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The risks of deploying distributed firewalls

Could you please advise me on the risks involved in deploying distributed firewalls?

A traditional firewall is used to separate an internal network from the Internet. This provides some level of protection against attacks that come from external sources, but does nothing to prevent insider attacks.

Distributed firewalls are typically software products that reside on each individual computer on the network, so that protection is provided against attacks coming from anywhere.

If one is going to use distributed firewalls (and they're not a bad idea), don't give up your traditional firewall. The sooner an attack can be stopped, the better off you are. Your traditional firewall can hide the details of your internal network and prevent your internal machines from even being attacked by external sources.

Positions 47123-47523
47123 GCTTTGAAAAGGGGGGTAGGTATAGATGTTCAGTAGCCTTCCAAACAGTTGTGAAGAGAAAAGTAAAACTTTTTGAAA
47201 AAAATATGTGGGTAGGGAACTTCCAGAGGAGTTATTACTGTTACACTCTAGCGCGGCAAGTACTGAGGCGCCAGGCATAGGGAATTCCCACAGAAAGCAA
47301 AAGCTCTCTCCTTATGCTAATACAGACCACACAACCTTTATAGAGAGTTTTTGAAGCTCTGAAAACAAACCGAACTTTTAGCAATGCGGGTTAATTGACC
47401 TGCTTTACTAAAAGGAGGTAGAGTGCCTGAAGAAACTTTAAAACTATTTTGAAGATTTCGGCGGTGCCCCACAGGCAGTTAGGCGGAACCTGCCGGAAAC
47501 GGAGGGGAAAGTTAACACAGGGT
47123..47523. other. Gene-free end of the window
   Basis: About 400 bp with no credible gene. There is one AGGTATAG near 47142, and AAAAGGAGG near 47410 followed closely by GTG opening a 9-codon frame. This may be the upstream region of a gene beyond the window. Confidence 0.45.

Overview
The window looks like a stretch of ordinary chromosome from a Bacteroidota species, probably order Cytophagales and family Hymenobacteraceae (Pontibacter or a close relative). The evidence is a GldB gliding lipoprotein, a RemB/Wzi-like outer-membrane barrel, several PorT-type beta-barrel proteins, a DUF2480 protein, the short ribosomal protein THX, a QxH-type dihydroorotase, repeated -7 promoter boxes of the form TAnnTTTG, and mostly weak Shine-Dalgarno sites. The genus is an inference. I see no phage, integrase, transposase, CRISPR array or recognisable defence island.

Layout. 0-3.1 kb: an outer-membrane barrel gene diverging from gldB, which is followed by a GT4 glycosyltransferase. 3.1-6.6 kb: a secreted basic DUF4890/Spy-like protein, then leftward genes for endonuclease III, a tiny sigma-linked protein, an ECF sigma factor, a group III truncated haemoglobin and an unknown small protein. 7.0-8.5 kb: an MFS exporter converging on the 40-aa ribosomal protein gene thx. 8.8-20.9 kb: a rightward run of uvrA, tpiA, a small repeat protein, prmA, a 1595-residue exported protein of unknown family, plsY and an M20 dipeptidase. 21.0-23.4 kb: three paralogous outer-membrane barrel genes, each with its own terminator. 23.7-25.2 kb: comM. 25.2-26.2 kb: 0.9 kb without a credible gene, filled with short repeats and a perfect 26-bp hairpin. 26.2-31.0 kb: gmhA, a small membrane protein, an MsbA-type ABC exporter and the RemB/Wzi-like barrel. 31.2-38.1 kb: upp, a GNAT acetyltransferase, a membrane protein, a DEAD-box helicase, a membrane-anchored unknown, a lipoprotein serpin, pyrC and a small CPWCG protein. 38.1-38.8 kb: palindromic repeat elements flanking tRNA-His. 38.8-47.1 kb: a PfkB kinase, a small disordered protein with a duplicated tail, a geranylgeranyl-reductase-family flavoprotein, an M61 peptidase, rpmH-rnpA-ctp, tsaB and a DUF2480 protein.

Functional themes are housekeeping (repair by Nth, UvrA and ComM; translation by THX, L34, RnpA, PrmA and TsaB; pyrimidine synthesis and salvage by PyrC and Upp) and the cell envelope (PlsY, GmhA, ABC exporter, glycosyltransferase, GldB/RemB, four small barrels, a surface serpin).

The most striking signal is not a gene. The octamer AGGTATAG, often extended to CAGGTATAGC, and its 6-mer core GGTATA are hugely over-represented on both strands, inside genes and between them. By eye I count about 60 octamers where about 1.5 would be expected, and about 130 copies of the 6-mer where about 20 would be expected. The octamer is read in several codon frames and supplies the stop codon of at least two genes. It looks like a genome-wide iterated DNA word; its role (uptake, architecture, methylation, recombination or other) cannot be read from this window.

The biggest problems with the distributed firewalls are the following:
[1] Consistent application of firewall rules.
[2] Interference with standard applications.
[3] Users blaming problems on on the firewall software.

It is very possible that the firewall software will cause problems with standard applications. Your users will not be at all happy with that. Even if the firewall software does not cause problems, it will be blamed for problems that do occur, and the security support staff will have additional help-desk work. Keeping every machine up to date with the latest firewall rules will be a logistical nightmare. However, some products are coming out with centralized management tools to help with those problems.

So, the short answer to your question, is that the security risks of using distributed firewalls are minimal, as long as you also keep your traditional firewall. If you give up the traditional firewall, you are exposing each of your networked computers to individual attack, instead of hiding them behind the firewall. That is a risk that I would not recommend.


This was last published in June 2001

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